Big things are happening across the Marvel Universe. The X-Men are about to enter a brand new era with ResurrXion, Robbie Reyes is making his return as Ghost Rider, and Marvel is launching a brand new family of comics centering on and around Daredevil.
Marvel editor Mark Paniccia has his hands full coordinating all of these major events, but somehow still found the time to talk to ComicBook.com about all of it, inlcuding the futre of Laura Kinney as Wolverine, Ghost Rider's new Marvel Universe friends and foes, and how Bullseye, Elektra, and Kingpin factor into the latest Daredevil saga.
See what Paniccia had to say in the iterview below, which also includes brand new cover art and a gallery of interrior artwork for Ghost Rider, All-New Wolverine, and Old Man Logan.
What was the creative process behind ResurrXion like?
Mike Paniccia: The X-Men have been through a really rough time for a long time. In Inhumans vs. X-Men, it's almost as bad as you can get. I'm not saying everything is bright and cheery afterwards because there's a cost that has to be paid for where they're going to be, but we felt story wise that it was a natural progression for them to finally have a moment to breathe and not always be looking over their shoulders. Not always going to funerals. Not always being attacked. Really, time for them to be heroes again and that's something that I really embraced because when I was first introduced to the X-Men that's what they were, they were heroes. They still are. With the X-Men, it just felt like they have been beaten up for such a long time that we wanted to do something nice for them [Laughs]
How will the ResurrXion era balance those heroics with the "mutant metaphor" that has come to define the X-Men's themes?
MP: Well, I think they're always going to feel different because they are different. They are mutants. That doesn't go away. That feeling of being different, that feeling of walking down the street and knowing that people might be looking at you funny or they might be a little bit afraid of you or they may not understand you. That all will still be there, but the difference I think this time is we really wanted to tap into that '90s vibe. I look back at that heyday and it was great. It was a great time to be an X-Men fan. I really want to sort of recapture that magic for the run of all of these books, with the exception of Weapon X, which is meant to be the dark book.
Would it be fair to compare Weapon X to X-Force?
MP: It's going to be distinct from that concept. It is its own concept. I don't think anybody's going to be disappointed with the book we've got. It stars some great characters. People are probably going to guess who some of them are but I think they'll be pretty surprised by some of the other ones we've got. t's going to be a good time. Very visceral and very violent and action-packed with the kind of characters that do violent and action-packed the best.
I am fully anticipating the return of Adam X the X-Treme.
MP: Hmm. No comment. [Laughs]
What was it like choosing the rosters for these ResurrXion team books? Were creators trying to draft their favorite characters, or was it more tied to each book's concept?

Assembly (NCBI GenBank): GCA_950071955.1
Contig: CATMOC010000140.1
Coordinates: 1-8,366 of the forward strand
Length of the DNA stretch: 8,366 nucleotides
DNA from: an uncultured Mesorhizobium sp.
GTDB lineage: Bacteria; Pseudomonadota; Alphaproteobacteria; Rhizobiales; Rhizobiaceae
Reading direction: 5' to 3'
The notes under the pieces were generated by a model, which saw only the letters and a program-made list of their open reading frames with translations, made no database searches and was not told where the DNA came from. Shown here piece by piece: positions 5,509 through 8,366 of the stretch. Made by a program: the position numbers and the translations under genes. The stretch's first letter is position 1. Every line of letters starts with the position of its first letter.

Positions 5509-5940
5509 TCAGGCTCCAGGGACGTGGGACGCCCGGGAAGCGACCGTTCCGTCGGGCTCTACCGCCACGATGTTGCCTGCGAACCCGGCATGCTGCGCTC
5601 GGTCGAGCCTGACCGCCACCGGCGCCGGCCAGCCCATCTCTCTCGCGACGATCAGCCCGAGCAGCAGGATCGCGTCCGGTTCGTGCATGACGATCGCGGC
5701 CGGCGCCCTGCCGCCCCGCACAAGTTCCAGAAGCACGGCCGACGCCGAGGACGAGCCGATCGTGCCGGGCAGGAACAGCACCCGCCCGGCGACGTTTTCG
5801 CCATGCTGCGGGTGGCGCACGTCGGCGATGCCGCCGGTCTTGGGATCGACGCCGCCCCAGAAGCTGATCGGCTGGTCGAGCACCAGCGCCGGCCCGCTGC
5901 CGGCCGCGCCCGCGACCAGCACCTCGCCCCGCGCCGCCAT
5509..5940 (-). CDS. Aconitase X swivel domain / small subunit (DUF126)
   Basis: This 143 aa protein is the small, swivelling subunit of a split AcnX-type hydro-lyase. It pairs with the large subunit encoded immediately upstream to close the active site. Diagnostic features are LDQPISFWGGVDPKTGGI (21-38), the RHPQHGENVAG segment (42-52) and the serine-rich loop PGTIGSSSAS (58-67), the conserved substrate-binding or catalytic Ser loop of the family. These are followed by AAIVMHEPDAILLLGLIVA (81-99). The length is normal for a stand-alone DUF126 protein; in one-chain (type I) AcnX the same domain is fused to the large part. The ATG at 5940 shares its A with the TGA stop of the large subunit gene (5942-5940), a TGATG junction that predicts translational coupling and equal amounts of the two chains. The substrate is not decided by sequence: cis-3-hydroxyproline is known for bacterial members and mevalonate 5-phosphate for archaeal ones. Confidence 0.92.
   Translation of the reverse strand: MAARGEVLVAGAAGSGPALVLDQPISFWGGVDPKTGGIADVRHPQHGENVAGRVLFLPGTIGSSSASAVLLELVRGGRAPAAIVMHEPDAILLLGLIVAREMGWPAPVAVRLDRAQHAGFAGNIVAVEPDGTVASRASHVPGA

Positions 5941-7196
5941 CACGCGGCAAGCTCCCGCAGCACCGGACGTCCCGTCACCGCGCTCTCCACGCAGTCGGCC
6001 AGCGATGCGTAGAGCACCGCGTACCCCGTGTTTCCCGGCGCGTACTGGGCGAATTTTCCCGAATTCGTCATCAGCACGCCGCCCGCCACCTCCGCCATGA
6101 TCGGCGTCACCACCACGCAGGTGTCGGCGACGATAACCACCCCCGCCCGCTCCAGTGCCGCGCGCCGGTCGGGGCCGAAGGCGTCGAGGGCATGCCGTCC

MP: It's a little bit of both. With some, the mission statements clearly dictated what kind of characters are going to be involved. There's always going to be some horse trading and maneuvering and negotiating to wrestle some characters out of the sphere of another creator. All in all, I love the rosters that we have so far. X-Men Blue is I think going to be a really fun cool roster. People are going to love X-Men Gold. They're going to just really dig up Weapon X,
As you've said, Weapon X is the dark book. We know that Generation X is the school book. Can you elaborate in any way on what the mission statements or concepts for the flaghship titles, X-Men Blue and X-Men Gold, will be and how they differentiate from each other?
MP: I think with X-Men Gold it's more of the golden age of the X-Men and it will obviously be distinct by the roster, and with X-Men Blue it's going to be more action but a fun book. You're going to have a handful of characters in this book where there's a lot of inner turmoil with them. There's a lot of all of the things you love about X-Men. There's a lot of reflection. I think that, as far as a vibe for X-Men Blue, Blue is going to have some classic X-Men themes in it and I'm not just talking about them being heroes that people may not necessarily embrace entirely, but also the inner personal dynamics.
How did you land on Iceman, Jean Grey, and Cable for the ResurrXion solo character series?
MP: It's weird because when we were looking at it, we were like, "Let's do Jean Grey, let's do Iceman and I had been wanting to do Cable for a long time." I really wanted to do a Cable book and this was the time. It was the perfect time. It's weird because there was no push back on it. It was just like, "It's time for an Iceman book." When you have that kind of sort of synergy with everyone, the kind of ingredients, you don't question it. You don't push your luck.
Laura Kinney has only been Wolverine for as long as the T-Cloud has been floating around. Similarly, Old Man Logan has only been part of this universe for about that long. How does IvX effect Wolverine and Old Man Logan?